San Francisco Home Sales Slow for Second Month; Inventory Shows Signs of Rebound

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San Francisco Home Sales Slow for Second Month; Inventory Shows Signs of Rebound

New listings tick up for sixth-straight month

San francisco home prices

San Francisco sale prices rose 5.9 percent in February from a year earlier to a median $1.2 million. Sales fell for the second straight month, tumbling 16.6 percent amid a shortage of homes on the market.

While the city remains a seller’s market, buyers got good news last month in the form of inventory, which might have had a check on prices. Year over year, the number of homes for sale rose for the sixth-straight month, up 18 percent. That’s the first sustained increase in inventory since 2010.

The city had a 2.1-month supply of homes at the end of the month, the highest since September. Still, San Francisco is a long way from hitting a balance of power between buyers and sellers, which typically is marked by a six-month supply of houses for sale. New listings ticked up slightly compared to the same time last year, the second month of improvement.

san francisco home prices

And while prices continue to rise, last month they advanced at the slowest pace in more than a year. About 68 percent of sellers got more than their asking price in February, down from nearly 74 percent a year earlier. The number of competitive offers on a given home is ticking down, Redfin agent Mark Colwell said.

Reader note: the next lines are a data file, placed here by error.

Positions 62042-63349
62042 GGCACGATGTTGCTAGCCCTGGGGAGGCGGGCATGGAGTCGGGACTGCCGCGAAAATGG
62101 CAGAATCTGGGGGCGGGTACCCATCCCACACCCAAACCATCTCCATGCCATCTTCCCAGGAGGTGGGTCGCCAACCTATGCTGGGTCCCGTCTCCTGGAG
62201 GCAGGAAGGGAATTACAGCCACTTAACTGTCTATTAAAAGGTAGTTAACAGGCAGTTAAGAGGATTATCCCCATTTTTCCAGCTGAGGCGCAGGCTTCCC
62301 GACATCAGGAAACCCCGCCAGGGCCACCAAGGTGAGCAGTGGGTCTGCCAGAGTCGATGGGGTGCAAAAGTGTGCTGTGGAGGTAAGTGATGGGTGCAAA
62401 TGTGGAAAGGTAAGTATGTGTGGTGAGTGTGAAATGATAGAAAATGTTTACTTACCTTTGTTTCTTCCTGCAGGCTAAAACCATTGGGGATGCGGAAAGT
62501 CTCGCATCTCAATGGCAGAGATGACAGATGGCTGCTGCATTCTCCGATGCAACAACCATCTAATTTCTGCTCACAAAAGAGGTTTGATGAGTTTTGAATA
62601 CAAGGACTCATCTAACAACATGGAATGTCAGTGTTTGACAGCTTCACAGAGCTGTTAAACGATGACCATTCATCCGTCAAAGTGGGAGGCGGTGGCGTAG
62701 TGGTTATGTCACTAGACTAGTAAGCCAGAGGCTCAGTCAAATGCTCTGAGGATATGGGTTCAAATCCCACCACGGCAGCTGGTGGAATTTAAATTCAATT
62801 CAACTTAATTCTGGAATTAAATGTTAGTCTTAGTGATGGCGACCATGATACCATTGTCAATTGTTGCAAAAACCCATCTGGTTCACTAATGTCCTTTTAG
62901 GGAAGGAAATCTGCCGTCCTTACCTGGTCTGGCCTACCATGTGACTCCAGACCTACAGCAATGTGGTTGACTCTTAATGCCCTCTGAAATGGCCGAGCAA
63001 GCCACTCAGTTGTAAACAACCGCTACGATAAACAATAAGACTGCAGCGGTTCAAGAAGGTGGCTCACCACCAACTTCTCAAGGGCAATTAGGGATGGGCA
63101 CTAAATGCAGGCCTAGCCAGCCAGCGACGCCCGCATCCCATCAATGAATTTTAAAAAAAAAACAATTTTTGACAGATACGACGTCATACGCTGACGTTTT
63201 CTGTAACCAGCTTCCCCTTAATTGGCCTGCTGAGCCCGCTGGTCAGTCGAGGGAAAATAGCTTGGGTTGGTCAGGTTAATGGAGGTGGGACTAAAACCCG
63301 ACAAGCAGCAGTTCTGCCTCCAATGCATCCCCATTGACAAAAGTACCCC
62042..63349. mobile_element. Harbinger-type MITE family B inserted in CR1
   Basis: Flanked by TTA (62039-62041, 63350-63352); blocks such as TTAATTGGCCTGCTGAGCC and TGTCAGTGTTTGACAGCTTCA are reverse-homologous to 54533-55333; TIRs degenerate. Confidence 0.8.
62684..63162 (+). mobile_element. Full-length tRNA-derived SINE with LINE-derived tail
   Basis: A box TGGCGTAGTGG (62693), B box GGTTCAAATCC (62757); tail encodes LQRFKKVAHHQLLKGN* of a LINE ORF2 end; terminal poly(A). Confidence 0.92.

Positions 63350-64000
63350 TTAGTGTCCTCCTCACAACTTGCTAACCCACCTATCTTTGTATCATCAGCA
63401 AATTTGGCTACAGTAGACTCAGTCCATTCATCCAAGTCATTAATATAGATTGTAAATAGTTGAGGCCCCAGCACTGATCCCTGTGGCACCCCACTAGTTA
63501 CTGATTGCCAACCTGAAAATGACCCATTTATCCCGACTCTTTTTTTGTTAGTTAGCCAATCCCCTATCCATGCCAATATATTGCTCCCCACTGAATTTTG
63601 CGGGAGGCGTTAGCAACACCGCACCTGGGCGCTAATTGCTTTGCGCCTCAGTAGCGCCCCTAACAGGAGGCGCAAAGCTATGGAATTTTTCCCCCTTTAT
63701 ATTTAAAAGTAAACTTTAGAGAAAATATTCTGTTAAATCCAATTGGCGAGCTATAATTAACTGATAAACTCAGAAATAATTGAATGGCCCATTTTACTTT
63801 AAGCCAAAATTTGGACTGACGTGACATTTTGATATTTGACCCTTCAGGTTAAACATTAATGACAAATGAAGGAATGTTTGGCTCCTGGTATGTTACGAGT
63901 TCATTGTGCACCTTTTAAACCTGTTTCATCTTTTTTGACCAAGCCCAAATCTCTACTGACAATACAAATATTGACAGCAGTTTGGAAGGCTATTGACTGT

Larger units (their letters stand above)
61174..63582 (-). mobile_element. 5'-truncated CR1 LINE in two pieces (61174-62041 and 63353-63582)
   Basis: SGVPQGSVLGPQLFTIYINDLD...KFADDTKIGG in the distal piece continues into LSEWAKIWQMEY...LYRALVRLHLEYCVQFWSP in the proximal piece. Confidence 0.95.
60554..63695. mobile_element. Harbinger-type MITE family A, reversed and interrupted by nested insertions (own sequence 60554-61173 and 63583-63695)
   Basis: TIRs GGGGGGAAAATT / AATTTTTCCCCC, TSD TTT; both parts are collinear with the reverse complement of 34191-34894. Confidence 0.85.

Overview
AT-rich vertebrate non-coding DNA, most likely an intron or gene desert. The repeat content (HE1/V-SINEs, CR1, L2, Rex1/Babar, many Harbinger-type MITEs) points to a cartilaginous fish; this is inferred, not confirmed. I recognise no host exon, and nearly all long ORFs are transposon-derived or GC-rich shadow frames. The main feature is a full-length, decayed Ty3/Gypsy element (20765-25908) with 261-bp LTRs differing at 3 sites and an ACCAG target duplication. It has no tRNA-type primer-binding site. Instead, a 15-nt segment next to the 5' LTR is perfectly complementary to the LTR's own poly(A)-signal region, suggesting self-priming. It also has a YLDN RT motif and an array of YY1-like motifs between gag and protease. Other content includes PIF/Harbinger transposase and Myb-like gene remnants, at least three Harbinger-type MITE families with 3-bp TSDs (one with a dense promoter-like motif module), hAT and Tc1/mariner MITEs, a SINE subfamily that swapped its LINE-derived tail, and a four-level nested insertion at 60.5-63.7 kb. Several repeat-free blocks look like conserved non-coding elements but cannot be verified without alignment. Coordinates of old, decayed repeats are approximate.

“Increases in inventory are being felt across the market in subtle ways. We’re starting to see price reductions, which is very different from a year ago,” Colwell said. “It used to be that sellers could stretch what the market would handle because buyers were so competitive, but these days that strategy doesn’t work as well.”

san francisco home sales

Bay Area

Across the greater Bay Area, the median sale price rose 9.6 percent year over year to almost $1.07 million. Sales slumped, down 23.5 percent compared to a year earlier.

Hot Neighborhoods

Pacific Heights reclaimed top billing as the city’s priciest community, with a median sale price of more than $2.06 million, and cash buyers snapped up more than half the homes in the three-month period that ended Feb. 29. Russian Hill fell to second place for cost, with a $2.025 million median sale price.

Mission Bay and Sunnyside, where the typical home sold for almost $1.3 million, had the biggest jump in prices, rising more than 46 percent from a year ago. Lower Haight and Excelsior both had price gains of more than 31 percent.

In some neighborhoods, inventory more than doubled from a year ago. In Potrero Hill, Pacific Heights, Civic Center / Van Ness, and Mission Bay, there were more than twice as many homes for sale as there were a year ago as more sellers put properties on the market.

The Tenderloin continued its streak as the city’s most-affordable neighborhood, with a median sale price of $507,500. Merced Heights, at $622,600, was a distant second.